Cultivated across the world with varied colours, flavours and aromas, honey adds a delicious dimension to both sweet and savoury dishes. The collection of this liquid gold dates back at least 8000 years, and it’s since been prized for its spiritual and medicinal values. While still revered for its symbolic significance in many faiths and proven health benefits, honey remains, above all, an irresistible sweetener the world over.
Selma Nadarajah

27 Mar 2015 - 7:42 PM  UPDATED 25 Apr 2015 - 9:14 PM


A popular feature on many Persian New Year tables, these honey, almond and saffron caramels are a speciality from Iran's Isfahan region, known for its honey production. Often used to add an aromatic sweetness to Perisan confectionery, there are many local honey varieties, including orange blossom, thyme and clover, some of which is still collected using traditional beekeeping methods – a combination of log hives, pottery hives and woven cylinders.

Sohan asali


Morocco has a long history of beekeeping, with most of the country's honey still produced using traditional cylindrical hives made of woven reeds and caked in clay. There are many different varieties, including carob, eucalyptus, lavender and even cactus, but orange-blossom honey is one of the more popular flavours. There is even an annual honey festival in May in the town of Agadir and visitors flock to the nearby town of Argana to marvel at what is reputed to be the world's largest and oldest collective beehive. Tfaya, an accompaniment of honey-spiked caramelised onions, is often added to tagines, but also makes a satisfying meal with just couscous.

Tfaya with lamb tagine and couscous


This Scottish roast chicken is basted with a sweet honey glaze made from a mixture of mustard, curry powder and local honey made from heather flowers found around the Scottish moorlands. Reddish-brown with a pungent, slightly bitter and smoky flavour and with floral aromas, heather honey is truly one of a kind. Another unusual characteristic is its gel-like consistency that only liquefies upon stirring. Once used to make ale and mead, heather honey is now more commonly used in Scottish whisky and desserts. Due to its limited availability in Australia, we've substituted heather honey with manuka honey, another strong, aromatic variety.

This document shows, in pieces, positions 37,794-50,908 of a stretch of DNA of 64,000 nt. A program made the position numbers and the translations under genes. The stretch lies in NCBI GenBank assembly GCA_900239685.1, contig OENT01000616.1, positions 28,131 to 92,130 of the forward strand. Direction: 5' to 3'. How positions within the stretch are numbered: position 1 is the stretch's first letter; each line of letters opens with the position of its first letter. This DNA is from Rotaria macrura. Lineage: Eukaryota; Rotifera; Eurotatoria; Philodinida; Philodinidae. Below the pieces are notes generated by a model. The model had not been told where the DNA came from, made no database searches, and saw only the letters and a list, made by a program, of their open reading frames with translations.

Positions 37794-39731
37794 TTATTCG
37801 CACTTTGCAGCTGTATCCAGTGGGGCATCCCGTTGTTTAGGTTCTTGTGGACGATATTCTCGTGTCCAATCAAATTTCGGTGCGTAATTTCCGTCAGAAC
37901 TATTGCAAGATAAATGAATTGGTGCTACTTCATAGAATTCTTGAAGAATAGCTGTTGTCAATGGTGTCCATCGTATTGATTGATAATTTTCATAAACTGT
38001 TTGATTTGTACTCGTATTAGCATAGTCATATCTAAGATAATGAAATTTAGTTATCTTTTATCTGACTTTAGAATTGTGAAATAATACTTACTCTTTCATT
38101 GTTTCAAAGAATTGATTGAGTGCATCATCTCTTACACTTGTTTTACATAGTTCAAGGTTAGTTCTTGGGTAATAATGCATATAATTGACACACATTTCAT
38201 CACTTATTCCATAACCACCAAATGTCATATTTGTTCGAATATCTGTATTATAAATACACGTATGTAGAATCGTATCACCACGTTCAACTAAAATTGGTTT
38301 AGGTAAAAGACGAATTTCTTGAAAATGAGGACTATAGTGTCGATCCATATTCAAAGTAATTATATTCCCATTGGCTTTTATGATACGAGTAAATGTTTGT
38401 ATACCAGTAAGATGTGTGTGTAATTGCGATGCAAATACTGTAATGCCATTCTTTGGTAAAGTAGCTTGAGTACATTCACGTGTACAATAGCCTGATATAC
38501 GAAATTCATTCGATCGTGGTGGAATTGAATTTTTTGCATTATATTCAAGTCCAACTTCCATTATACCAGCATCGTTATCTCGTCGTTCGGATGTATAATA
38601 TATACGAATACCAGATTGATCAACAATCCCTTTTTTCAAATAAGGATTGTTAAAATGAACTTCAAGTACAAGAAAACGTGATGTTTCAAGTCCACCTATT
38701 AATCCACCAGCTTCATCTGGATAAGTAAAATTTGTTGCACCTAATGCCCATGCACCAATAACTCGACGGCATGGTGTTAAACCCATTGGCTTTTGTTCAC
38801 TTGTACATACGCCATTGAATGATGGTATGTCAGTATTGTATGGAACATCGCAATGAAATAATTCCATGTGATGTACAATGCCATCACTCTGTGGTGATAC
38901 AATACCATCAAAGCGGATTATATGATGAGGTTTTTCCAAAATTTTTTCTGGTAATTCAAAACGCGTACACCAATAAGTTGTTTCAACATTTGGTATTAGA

Heather honey chicken


A popular dessert served for Rosh Hashanah, this cake is sweetened with honey and flavoured with spices, orange zest and coffee. The honey symbolises hopes for a sweet New Year and also alludes to the Promised Land that flows "with milk and honey". Honey is so highly regarded in Jewish culture that it is a permissible food according to Jewish dietary laws, even though bees are considered a non-kosher species. While it is traditionally served plain, we've finished our cake with an orange icing topped with pecans.

Honey cake


Also known as seadas, these Sardinian deep-fried pastries are filled with fresh pecorino and drizzled with honey. They were originally eaten by shepherds as a main course and a way of using up their abundance of sheep's-milk cheese. Sardinia has a long history of honey production, with many producers still using traditional cork beehives. Honey varieties include chestnut, asphodel and thistle, but corbezzolo, a bittersweet variety native to Sardinia, is traditionally used for this dish. As it is difficult to find in Australia, we've used chestnut honey instead.

Sebadas (fried cheese pastries)


As is the case in many countries, honey in Korea is regarded as a highly nutritious food that cures various ailments. It's no surprise then that these fried sweets, known as yakgwa, literally mean 'medicinal confectionery'. Made from flour, honey and sesame oil, yakgwa are often shaped into flowers, deep-fried and steeped in an aromatic honey syrup for up to eight hours. Buddhist monks were said to be the earliest apiarists in Korea and yakgwa were often offered in the royal court at Buddhist ceremonies. Their nutritious factor may be questionable, but these sticky, chewy confections are still a firm favourite for weddings and festivals, as well as everyday afternoon tea. You will need a sugar thermometer for this recipe.




Photography Chris Chen.


As seen in Feast magazine, September 2014, Issue 35.